Mad About Science: 1776

By Brenden Bobby
Reader Columnist

It’s almost America’s 242nd birthday, which usually means food, fireworks, booze and late-night emergency room visits for digit reattachments.

“Washington Crossing the Delaware” by Emanuel Gottlieb Leutze.

To celebrate the Fourth of July a little early, I thought I’d take a look at some of the cutting edge science back in 1776.

Starting with the king of the cutting edge: the guillotine. The design of an automatic body-shortening machine was popularized by French physician and politician, Joseph-Ignace Guillotin. Europe has a history of brutal public executions, something Dr. Guillotin sought to end with the aid of a machine. Beheading was seen as a noble death for some reason, as opposed to the hangings the common man received. A reliable machine was believed to help bring balance between the classes and cause quick and painless executions.

That’s right! Feel grateful for your rights! You, too, can lose  your head for stealing that loaf of bread, Mr. Valjean!

The irony of it all was that Dr. Guillotin hated the device as much as he hated the idea of capital punishment being a thing at all, which was a lot. This was made even worse by the fact that his name would be forever attached to one of the most feared machines the world would ever know for all eternity.

Such a heady statement.

A device more relevant to America in 1776 was the bayonet, which was basically a spear or knife at the end of your gun. Bayonets are still used in military service, though their use is rare. When you can spit out 30 lethal rounds with the grip of your finger, why use a knife?

Well, what happens when you and the guy shooting at you a few feet away stop to reload?

Turning a gun into a spear in 1776 wasn’t exactly new tech. Soldiers had been doing it for as long they had been using gunpowder to fling hot metal at other soldiers. What was new to 1776, and the coming Revolutionary War, was the design of ring bayonets, where the device was slipped down and locked around the barrel of the musket. Previous designs were called plug bayonets, and you literally plugged the end of your gun.

That meant when the knife went in, you couldn’t shoot anymore. A simple problem solved by putting a hole in something designed to put holes in other things!

On a less awesome but more widely used technological accomplishment of the Revolutionary War was the flush toilet. For our entire evolutionary lifespan, up until about 1775, we did our business in boxes or pits for all the world to smell. In 1775, the S-trap was developed, a device that you can find under your sink and toilet to this day. It traps water after a flush to create a seal that blocks air from the sewer or your septic from stinking up your bathroom. I mean, it’s not as awesome as an explosion, but I bet you’ve gotten more use from S-traps in your life than fireworks!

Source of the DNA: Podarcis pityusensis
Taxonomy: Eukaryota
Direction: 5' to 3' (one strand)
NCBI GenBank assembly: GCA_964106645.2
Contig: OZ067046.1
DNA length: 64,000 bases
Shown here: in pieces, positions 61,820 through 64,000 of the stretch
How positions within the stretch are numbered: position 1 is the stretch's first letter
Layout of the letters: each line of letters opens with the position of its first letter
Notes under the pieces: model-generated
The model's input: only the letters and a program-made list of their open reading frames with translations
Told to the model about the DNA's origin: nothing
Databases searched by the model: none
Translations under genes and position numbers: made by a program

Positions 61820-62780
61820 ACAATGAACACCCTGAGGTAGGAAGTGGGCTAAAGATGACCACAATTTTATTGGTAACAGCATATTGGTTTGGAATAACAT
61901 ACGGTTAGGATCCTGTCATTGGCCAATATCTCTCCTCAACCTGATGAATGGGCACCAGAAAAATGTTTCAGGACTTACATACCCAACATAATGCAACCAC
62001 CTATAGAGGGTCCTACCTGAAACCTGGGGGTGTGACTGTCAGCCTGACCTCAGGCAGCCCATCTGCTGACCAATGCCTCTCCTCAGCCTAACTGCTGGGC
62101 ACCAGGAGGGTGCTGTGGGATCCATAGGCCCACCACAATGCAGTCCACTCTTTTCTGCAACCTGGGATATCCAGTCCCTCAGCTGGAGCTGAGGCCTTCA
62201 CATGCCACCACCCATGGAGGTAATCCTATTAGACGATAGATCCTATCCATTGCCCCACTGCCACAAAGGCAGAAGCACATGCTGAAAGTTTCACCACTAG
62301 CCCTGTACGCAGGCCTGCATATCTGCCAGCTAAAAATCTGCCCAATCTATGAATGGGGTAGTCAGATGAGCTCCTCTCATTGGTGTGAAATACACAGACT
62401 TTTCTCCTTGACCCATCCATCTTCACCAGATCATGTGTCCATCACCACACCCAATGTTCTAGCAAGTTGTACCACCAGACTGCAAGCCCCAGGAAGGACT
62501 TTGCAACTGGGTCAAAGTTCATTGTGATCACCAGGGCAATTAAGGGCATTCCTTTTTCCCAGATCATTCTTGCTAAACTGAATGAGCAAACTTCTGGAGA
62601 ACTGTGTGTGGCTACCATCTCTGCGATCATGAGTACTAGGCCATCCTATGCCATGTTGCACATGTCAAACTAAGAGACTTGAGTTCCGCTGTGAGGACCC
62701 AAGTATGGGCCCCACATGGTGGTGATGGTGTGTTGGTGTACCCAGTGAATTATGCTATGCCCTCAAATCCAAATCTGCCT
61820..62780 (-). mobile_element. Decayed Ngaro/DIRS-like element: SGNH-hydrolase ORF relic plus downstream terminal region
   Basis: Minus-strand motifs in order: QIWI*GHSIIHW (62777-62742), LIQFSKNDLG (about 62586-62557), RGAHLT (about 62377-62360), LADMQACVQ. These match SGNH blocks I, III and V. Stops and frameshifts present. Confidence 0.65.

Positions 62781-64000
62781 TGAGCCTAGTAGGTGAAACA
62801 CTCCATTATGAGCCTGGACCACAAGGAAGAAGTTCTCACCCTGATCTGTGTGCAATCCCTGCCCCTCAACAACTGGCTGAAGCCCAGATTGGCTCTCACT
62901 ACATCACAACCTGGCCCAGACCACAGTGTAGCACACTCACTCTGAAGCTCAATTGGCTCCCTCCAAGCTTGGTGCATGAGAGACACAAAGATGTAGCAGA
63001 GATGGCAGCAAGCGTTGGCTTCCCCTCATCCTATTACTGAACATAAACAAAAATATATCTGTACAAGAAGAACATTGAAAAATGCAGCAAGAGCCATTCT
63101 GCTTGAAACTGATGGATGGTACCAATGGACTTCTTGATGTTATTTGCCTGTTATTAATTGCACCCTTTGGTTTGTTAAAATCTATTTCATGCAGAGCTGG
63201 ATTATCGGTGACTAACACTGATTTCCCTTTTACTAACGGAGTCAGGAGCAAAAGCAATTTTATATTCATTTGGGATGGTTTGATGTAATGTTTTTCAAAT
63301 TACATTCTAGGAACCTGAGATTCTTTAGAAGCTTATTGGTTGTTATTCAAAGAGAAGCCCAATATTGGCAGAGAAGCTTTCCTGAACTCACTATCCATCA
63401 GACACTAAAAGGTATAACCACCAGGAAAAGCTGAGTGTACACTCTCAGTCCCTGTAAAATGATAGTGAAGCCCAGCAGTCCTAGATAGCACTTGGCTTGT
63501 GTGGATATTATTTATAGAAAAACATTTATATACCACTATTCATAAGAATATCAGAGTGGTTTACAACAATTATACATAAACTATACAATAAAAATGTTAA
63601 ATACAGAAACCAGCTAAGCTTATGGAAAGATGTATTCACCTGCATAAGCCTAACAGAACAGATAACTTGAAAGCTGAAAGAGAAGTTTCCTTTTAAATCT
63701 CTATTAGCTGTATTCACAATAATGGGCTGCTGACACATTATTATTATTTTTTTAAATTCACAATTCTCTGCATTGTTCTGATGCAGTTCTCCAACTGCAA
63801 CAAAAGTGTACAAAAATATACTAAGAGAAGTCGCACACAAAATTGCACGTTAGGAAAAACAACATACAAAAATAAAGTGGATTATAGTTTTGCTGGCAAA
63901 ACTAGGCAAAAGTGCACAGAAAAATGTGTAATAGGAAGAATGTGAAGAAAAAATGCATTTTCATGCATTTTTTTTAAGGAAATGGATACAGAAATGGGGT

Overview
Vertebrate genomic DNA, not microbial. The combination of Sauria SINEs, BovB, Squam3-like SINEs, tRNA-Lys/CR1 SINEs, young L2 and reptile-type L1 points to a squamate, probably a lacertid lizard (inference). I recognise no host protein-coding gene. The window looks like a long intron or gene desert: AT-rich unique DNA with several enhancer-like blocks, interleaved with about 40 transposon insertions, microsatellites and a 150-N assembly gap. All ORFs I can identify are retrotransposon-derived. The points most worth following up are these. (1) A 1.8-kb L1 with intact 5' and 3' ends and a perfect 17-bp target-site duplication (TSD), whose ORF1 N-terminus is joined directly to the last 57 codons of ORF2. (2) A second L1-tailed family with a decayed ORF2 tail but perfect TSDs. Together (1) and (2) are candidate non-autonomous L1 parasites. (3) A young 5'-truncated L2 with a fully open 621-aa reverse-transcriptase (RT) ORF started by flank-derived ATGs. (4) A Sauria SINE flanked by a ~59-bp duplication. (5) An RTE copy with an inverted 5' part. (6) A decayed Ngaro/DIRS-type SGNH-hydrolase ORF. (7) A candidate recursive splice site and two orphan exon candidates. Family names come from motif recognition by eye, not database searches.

On the topic of water, many people don’t realize that a submarine was used during the Revolutionary War. 

I know what you’re thinking: Tony Stark got sent back in time to ensure American victory in the Revolution. If only, that’d be an awesome movie.

The American submarine in the Revolution looked like a big egg powered by a single guy that appeared to be riding a bicycle. George Washington found it uncouth, but authorized its use during the war for planting explosives on British warships. England, after all, had the most powerful navy in the world.

It failed miserably three times, but seeing that a guy could go underwater in a device and come back without getting wet opened the door for other underwater endeavors. Other devices for underwater exploration were developed that paved the way for Scuba tech we use today, including compressed air tanks and leather diving suits and breathing systems that worked for as much as an hour at a time. Most of that development was on the hostile side of the pond, but scientific progress is progress!

Perhaps inspired by the ingenuity of the S-trap, Benjamin Franklin invented the Franklin Stove around 1776. The Franklin Stove allowed people to cook over open fire while it vented smoke out of the structure. This doesn’t sound like a big deal now , but that’s thanks to the Franklin Stove. What they don’t show you in all of those medieval and fantasy movies is that whenever the tavernkeep has a roaring fire going, the smoke would realistically be billowing all over the structure and giving everyone lung cancer. Benjamin Franklin researched thermodynamics and figured out how to direct smoke by using a baffle, a hollow metal divider, that was cooled by outside air to siphon smoke into an S-shaped duct and out of the house through a chimney.

Ultimately, his stove went on to help inspire a new wave of thermal engineers to create things like rocket mass heaters and small pellet stoves.

American history may not be everyone’s party o’tea, but after your fourth burger and sixth hot dog, be thankful someone had the bright idea to invent the flush toilet!

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